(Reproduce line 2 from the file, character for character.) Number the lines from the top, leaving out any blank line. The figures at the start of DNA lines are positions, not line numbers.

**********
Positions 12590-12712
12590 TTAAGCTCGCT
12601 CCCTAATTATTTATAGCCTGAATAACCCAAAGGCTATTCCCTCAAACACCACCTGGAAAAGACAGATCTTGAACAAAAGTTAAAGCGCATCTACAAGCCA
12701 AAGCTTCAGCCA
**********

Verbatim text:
12590 TTAAGCTCGCT